“Anxiety is the mark of spiritual insecurity.”
This quote comes up in my Twitter feed almost weekly. It always seems to catch me when I’m in a grumpy mood. That said, these days I’m always cranky when I read Twitter. I need to change my feed– or I need to change my habit of checking Twitter.
This quote is out of context, and as such, it conveys a terrible message to those of us who struggle with anxiety. As excerpted, it implies that Thomas Merton is saying something like, “if only you were more spiritually secure, you could overcome this anxiety!” I know this isn’t the case. I’ve read other works by Thomas Merton, that would be pretty un-Mertonish. So I went to the source because that’s what I do when I’m worked up and doing my best to avoid the laundry.
The paragraph containing the out of context Twitter quote comes from the prologue of his book of essays, “No Man is an Island.”
Now anxiety is the mark of spiritual insecurity. It is the fruit of unanswered questions. But questions cannot go unanswered unless they first be asked. And there is a far worse anxiety, a far worse insecurity, which comes from being afraid to ask the right questions—because they might turn out to have no answer. One of the moral diseases we communicate to one another in society comes from huddling together in the pale light of an insufficient answer to a question we are afraid to ask.
I’ve read this prologue before, years ago. I’d forgotten until I started reading it again today. I read the entire prologue, nodding along. I remember this, I thought to myself. Why did I forget until now?
I turned fifty recently. I’m not usually all that whacked out about my birthday or about aging. I’m happy to say that I’ve been happy to welcome every age as it came. I admit, I’ve been a little brought down this year, though.
This birthday, people are calling a “milestone.” What does it mark, exactly? Maybe halfway to my goal of living to 100? Maybe the milestone that tells me I should finally know who I am, what I stand for, what I believe?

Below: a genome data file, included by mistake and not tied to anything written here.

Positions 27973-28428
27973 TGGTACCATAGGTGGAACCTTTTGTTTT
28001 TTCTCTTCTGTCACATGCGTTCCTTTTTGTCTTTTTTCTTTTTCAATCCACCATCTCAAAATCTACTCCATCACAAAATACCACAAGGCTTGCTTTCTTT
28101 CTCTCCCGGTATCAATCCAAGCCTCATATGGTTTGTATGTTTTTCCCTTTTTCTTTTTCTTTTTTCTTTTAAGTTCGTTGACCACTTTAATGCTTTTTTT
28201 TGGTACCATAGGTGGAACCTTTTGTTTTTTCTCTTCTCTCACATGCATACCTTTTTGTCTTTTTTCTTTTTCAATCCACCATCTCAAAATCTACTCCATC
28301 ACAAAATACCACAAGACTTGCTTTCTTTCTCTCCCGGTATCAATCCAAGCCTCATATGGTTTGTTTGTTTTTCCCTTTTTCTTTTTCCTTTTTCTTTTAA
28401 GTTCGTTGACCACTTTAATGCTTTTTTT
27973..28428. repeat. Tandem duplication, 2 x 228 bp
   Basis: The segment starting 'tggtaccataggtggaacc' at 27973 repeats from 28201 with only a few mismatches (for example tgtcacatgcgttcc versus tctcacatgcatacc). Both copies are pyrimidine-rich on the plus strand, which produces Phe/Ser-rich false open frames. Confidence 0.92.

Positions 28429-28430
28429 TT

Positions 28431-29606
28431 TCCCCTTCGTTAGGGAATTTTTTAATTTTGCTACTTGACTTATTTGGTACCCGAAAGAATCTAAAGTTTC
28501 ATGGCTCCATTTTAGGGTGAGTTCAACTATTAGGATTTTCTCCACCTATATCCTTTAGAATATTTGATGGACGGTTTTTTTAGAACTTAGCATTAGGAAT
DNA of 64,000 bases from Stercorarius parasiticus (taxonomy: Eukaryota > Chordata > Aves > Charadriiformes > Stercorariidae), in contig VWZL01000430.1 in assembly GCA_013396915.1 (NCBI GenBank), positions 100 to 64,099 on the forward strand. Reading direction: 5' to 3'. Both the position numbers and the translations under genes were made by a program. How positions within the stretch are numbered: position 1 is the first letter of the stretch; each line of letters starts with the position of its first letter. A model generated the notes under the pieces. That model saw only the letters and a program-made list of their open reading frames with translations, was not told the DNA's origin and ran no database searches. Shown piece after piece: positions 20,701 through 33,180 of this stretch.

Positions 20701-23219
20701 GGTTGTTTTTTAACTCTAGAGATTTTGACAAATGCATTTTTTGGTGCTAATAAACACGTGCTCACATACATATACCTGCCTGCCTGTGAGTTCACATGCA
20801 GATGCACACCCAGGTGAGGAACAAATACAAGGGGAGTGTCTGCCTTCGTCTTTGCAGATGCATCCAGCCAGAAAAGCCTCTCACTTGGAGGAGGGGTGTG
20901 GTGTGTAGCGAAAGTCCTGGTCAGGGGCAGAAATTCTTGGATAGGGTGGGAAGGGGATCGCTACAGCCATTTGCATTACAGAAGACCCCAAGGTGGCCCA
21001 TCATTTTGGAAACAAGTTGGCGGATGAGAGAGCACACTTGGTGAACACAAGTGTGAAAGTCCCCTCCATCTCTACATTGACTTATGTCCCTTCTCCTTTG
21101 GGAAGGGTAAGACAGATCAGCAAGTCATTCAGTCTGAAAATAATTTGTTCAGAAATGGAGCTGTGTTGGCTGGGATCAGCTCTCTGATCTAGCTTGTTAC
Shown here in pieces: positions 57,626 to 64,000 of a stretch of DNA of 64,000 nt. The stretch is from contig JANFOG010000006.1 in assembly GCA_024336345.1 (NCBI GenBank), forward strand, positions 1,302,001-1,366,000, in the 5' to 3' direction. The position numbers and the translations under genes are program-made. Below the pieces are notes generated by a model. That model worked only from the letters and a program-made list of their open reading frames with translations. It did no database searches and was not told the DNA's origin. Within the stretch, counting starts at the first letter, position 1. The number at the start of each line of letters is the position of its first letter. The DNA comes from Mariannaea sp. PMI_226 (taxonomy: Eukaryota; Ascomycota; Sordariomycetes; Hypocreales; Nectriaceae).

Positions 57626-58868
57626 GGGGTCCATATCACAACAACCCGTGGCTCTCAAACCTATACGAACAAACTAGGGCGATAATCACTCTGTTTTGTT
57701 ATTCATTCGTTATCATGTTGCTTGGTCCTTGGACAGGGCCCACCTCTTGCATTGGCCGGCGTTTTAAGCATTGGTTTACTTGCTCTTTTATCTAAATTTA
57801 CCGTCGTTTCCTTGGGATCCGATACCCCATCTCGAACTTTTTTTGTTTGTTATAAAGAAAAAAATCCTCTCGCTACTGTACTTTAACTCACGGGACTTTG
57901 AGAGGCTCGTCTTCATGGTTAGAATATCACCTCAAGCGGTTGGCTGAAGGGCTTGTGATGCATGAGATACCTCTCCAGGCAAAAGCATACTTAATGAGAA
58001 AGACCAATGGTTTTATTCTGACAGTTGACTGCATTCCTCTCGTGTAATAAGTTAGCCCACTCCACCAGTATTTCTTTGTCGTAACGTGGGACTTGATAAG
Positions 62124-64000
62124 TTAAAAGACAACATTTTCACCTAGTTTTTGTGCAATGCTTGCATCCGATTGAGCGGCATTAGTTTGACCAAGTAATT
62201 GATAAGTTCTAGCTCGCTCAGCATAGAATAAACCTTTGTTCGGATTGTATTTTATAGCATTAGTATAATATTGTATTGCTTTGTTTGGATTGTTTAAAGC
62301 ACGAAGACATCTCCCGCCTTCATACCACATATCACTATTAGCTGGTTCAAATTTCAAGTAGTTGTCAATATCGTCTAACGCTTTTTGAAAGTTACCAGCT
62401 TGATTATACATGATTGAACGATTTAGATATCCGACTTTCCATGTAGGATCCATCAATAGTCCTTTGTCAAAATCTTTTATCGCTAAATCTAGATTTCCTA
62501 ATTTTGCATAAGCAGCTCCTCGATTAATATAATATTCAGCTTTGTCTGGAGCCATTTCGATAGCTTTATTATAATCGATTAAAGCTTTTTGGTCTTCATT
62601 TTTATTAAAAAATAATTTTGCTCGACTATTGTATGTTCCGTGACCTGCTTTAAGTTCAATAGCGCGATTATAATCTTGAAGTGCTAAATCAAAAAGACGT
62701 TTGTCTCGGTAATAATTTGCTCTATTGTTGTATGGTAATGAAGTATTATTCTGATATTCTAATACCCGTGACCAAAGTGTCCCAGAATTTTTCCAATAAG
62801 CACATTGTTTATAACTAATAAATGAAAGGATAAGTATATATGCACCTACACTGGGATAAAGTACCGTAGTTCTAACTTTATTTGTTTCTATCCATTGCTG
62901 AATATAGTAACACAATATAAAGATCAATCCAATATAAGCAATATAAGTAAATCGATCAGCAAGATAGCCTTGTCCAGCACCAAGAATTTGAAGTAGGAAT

If that’s the milestone, I think, perhaps, I’ve failed somehow. At fifty, it feels as though I know less than I ever knew before. The more I learn, the less I understand. Nothing is simple, nothing is easy.
What is the question I am afraid to ask? “Who am I?” comes to mind first, but there is a nagging question underneath, pulling on my pant leg, “What have I done here on Earth so far?” and then, “Is it enough?”
This is one of those anxiety-producing questions, perhaps, that I’d rather not ask. There’s a risk in asking this. What if I am measured and I am found wanting? I don’t want to be found wanting. Isn’t it better to not know?
One question leads to another and another. Each stymies me even before it’s asked. It leaves me babbling and list-making, and excusing my poor recycling habits and housekeeping and publishing credits and parenting skills. I tuck the questions back into my back pocket and hope they get lost in the laundry, but they don’t, and they won’t. They will keep tugging on me, and I will keep building my fortress of anxiety until, at last, I gather the courage to ask.
This quote from St. John Climacus comes to mind:
Ask with tears, seek with obedience, knock with patience. For ‘everyone who asks receives, and everyone who searches finds, and for everyone who knocks, the door will be opened’ (Matt. 7:8)
The first step is to recognize the cache of unasked questions hiding there in the pile of clothing on the floor. I’ll sort them this year, and probably the next year, the next decade, or two, or for as long as I have been given. Ask. Seek. Knock. Spend less time on Twitter. Pray. Ask with tears. Seek with obedience. Knock with patience.
It’s got to be better than huddling in the pale light of an insufficient answer to a question I am afraid to ask.